10. I do think it is a big mistake to assume that all the people who voted leave did so on the basis of immigration (obviously there were some who did!) – I did vote leave but actually immigration was not part of my decision. The deal that Cameron has negotiated meant that the UK was changing to a point system to control the rate of immigration any way.

  11. I too, am very sad and concerned about what the future holds for us in UK, and the EU as Holland and perhaps France are talking about pulling out as well. Of the member countries only about half are net contributors. What is surprising is that those areas in England that have had substantial EU finding are the ones that voted to leave. But they are also the most deprived and can see no future for themselves. What will happen in the next ten years is anybody’s guess

  12. I don’t think we are putting up barriers, I think we are releasing ourselves from having to follow laws, rules and regulations that have no bearing or positive impact on our country. I’m looking forward to seeing how we can develop and improve over the coming years on our own. It’s a fantastic opportunity.

    1. Almost every law that is a positive human rights and change comes because of the EU – equal pay for equal work, maternity rights, agency worker rights, child rights, child care, education rights, anti-discrimination rights within work, sexual harassment – I could go on. All of this will be slipping away once the EU is not there to reign the UK in. The misinformation and complete lack of research is what upsets me. But I guess we get the government we deserve.

  13. Glad you wrote this and entirely agree with everything you said. I’m absolutely gutted by the result – I can’t believe any good will come of isolating ourselves like this. I’ll be very surprised if we’re not heading back to another recession now too, and that was SO much fun the last time. I just really hope something happens between now and 2018 that reverses or halts this decision. The people it will most affect didn’t even get to have a say in it, which doesn’t feel remotely fair to me at all.

  14. I think you’re brave to put your opinions out there. As it so happens, I agree with your decisions both ways, but I would still have respected your decision even if it disagreed with mine. You made an informed decision based on your values. It is when people make a decision without fully knowing the implications of what they are deciding, based entirely on media hype, that’s when I get worried.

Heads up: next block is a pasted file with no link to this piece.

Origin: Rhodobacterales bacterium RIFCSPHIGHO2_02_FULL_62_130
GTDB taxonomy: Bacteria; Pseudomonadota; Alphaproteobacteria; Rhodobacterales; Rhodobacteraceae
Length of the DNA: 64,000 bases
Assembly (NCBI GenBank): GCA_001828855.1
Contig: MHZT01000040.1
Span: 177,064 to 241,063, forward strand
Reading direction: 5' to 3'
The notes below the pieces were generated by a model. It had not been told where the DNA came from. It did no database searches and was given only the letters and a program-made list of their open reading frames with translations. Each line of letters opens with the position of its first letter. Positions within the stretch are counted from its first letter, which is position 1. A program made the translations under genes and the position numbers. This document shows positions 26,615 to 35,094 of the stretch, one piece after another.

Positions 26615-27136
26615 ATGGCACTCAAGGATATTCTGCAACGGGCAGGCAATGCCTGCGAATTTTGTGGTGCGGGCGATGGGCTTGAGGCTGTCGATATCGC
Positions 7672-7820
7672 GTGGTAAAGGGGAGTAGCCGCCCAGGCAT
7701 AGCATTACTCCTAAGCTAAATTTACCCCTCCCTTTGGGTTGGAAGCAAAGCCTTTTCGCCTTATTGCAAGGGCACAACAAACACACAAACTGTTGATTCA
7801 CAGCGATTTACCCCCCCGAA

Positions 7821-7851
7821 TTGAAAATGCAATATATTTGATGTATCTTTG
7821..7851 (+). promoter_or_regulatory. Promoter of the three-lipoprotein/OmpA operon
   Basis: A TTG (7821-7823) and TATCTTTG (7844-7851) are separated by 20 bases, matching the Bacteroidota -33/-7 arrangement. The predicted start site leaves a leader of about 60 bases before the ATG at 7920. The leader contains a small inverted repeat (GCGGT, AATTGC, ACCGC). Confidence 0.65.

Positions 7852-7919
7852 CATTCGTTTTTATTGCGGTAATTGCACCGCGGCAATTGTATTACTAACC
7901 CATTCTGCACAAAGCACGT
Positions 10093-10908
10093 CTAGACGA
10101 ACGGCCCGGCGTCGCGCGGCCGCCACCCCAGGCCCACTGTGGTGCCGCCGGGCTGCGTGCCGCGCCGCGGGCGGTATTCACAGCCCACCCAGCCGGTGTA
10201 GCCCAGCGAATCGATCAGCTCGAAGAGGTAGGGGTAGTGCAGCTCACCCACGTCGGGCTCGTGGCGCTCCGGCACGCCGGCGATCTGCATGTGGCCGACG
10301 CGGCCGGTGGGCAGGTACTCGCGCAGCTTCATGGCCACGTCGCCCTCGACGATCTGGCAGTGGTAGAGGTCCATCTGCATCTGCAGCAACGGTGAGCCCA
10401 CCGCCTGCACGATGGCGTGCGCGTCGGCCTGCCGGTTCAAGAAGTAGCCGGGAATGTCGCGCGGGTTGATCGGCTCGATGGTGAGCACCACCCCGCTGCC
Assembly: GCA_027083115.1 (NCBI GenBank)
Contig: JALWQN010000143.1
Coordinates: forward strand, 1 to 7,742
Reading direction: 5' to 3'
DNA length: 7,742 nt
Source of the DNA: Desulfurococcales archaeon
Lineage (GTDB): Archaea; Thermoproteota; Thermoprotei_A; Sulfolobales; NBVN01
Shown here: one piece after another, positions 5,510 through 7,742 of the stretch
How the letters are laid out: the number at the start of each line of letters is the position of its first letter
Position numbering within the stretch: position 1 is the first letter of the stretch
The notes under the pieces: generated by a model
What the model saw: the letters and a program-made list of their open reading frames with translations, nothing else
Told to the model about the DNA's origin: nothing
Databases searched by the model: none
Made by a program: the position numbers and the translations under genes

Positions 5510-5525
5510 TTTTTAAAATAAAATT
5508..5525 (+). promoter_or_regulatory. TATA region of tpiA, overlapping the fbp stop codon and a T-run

15. Amber, I couldn’t agree more. I live in the U.S. And, Lord knows, we currently have a monstrous problem: You know the one who is always shouting and has had the worse comb over for the last 30 years! But like I’ve always said: Today, for better or worse, we are all “in bed” together. Now, let’s play nice and not hog sheets or kick each out onto the cold, hard floor.

  16. Two points in particular make me sad:
    – From what I saw on television, those who voted to leave did it for the wrong reasons. They did it because they were unhappy with the way the EU parliament handled certain issues. In essence they just wanted to say “That’s bad for us. Make it better.”. Well, they didn’t. And now they will not only have to come up with a solution themselves (as the EU is no longer responsible for them), but will miss out on everything they received in the past years to make their work load more bearable.
    I believe they had something else in mind when the voted “leave”.
    – Statistics show that the majority of the older population (60+) wanted to leave, while the majority of the younger population (<30) wanted to stay in the EU. This means that these people will now have to live for decades with a decision they did not want, while those who wanted it will be gone in a few years anyway. Okay, this is essentially how democracy works, but it's just sad that this decision about the future of the country did not lie in the hands of the people who actually get to live in it…

  17. Hi, Amber. Let me just say: you have my sympathy for that. When I try to formulate my core values and wishes, one of them surely happens to be “Big and friendly” word. Because it’s awesome, right? Also I usually formulate it in Russian, because… well, I’m Russian. And there are lots of people in our country, who go “all separate”. I think, it just makes them feel so bloody special, or helps to oversee our oun problems by searching for the image of an outer threat. Anyway, it bothers me deeply and makes me scared of ending up in some Kim-Il-sung-ish society. And now watching all the world shattering just makes it worse. I hope it will get better. Also thank you one more time for your travel advices for our Scotland trip: I was a bit shy to say it right upon return, but they really came in handy. Although we were terribly lucky with the weather, I think. And well, traveling is surely one of the ways to understand each other somehow better and try to keep together, while we still have an opportunity.